A recent ECAB decision shows how an injury can linger over many years, and a seemingly unrelated body part can cause later health issues that result in further disability or even death.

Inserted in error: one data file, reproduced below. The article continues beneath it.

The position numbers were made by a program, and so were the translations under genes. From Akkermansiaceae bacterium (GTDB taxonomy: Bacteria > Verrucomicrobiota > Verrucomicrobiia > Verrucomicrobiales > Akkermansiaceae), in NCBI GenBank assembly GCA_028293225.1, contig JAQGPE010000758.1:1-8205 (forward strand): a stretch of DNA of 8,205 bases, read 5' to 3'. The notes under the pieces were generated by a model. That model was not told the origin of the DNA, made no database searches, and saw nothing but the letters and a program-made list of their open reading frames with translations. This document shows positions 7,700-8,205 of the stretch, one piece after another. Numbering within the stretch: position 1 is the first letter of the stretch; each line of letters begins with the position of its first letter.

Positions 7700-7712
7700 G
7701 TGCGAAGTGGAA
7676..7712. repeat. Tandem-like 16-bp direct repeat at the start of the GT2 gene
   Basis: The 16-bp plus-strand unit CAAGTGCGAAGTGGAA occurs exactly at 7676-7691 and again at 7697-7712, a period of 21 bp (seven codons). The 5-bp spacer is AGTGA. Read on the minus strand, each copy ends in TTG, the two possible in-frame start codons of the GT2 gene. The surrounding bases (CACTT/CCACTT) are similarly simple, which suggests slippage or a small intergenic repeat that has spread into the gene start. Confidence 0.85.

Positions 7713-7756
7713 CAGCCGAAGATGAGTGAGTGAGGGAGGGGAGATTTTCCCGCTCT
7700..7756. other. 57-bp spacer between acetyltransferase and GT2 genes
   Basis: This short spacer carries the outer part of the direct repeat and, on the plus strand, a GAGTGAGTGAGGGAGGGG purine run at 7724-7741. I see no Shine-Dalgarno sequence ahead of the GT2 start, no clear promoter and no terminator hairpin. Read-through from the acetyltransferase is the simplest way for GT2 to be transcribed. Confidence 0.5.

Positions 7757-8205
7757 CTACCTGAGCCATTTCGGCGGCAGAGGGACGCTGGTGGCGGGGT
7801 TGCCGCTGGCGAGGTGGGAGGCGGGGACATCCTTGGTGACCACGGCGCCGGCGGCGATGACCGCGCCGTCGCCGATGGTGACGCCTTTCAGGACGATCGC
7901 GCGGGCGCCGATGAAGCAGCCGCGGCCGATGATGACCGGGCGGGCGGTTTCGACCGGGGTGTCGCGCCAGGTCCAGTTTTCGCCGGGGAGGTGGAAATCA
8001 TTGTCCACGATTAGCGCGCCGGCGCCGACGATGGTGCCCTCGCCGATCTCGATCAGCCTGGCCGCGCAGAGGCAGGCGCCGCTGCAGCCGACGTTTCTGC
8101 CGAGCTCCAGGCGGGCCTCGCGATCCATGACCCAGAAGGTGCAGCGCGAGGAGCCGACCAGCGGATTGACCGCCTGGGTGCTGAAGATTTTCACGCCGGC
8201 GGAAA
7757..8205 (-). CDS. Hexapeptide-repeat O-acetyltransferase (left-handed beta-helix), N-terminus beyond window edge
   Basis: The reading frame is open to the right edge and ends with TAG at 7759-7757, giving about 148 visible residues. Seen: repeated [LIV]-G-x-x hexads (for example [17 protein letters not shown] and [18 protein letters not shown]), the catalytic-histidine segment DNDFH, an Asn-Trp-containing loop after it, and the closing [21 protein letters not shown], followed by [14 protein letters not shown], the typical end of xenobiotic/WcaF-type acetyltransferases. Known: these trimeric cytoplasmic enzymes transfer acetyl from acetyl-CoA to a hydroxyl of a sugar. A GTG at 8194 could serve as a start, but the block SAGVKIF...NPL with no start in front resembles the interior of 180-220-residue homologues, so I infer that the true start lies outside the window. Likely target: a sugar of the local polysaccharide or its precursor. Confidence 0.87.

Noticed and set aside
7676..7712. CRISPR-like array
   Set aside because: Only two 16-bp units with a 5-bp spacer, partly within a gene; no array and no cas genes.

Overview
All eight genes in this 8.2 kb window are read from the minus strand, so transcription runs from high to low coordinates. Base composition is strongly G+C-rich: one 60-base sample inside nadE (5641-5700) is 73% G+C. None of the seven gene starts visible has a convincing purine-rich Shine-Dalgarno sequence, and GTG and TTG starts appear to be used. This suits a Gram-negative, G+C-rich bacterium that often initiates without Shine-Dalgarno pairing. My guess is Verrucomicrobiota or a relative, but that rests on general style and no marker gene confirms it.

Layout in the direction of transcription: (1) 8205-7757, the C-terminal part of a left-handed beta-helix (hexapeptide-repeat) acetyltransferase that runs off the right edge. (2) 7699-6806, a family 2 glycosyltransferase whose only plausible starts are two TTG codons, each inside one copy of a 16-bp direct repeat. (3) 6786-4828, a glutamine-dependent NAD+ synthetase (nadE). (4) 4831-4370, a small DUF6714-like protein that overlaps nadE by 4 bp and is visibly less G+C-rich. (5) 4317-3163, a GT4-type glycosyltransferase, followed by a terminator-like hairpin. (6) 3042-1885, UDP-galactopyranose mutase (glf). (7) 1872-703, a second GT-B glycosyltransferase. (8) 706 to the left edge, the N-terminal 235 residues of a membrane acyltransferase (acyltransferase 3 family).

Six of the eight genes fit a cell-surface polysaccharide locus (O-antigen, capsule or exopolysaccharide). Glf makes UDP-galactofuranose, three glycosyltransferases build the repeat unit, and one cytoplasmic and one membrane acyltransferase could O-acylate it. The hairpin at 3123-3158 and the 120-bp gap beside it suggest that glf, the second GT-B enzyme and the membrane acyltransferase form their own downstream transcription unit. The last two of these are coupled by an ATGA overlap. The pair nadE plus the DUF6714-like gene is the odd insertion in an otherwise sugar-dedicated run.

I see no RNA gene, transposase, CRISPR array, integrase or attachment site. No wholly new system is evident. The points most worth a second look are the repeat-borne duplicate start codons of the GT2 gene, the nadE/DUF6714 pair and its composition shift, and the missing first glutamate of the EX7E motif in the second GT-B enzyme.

The original injury to claimant in this case occurred in 1981. Over 30 years later, his widow argued that the death was linked to the original injury. The claimant’s physician proposed a complicated connection between the heart/circulatory condition that caused the claimant’s death. The claimant had suffered a variety of back and nerve injuries while on the job, the resulting pain became so severe that a chronic pain syndrome was developed. Chronic pain syndrome can result in severe, subjective pain complaints that can have wide-ranging consequences over the entire body. Here, the doctor’s opinion was that the chronic pain led to a severe increase in the claimant’s blood pressure. Swelling in the claimant’s extremities put even more strain on the heart, leading to enlargement of the heart (hypertrophy) and the eventual cardiac arrest that led to claimant’s death. There was not universal agreement with this theory, as OWCP had its own doctor who indicated that he could not link the injury with the resulting heart ailment. A board certified cardiologist reviewed the case and indicated that there was medical evidence linking chronic pain to high blood pressure, but that the claimant’s other risk factors were also significant in the ultimate cause of his death. ECAB sent the case back to OWCP to get a supplemental report from the cardiologist indicating if there was any connection between the condition and the death. FECA does not require that an injury be the sole cause of disability or death, merely a contributing factor.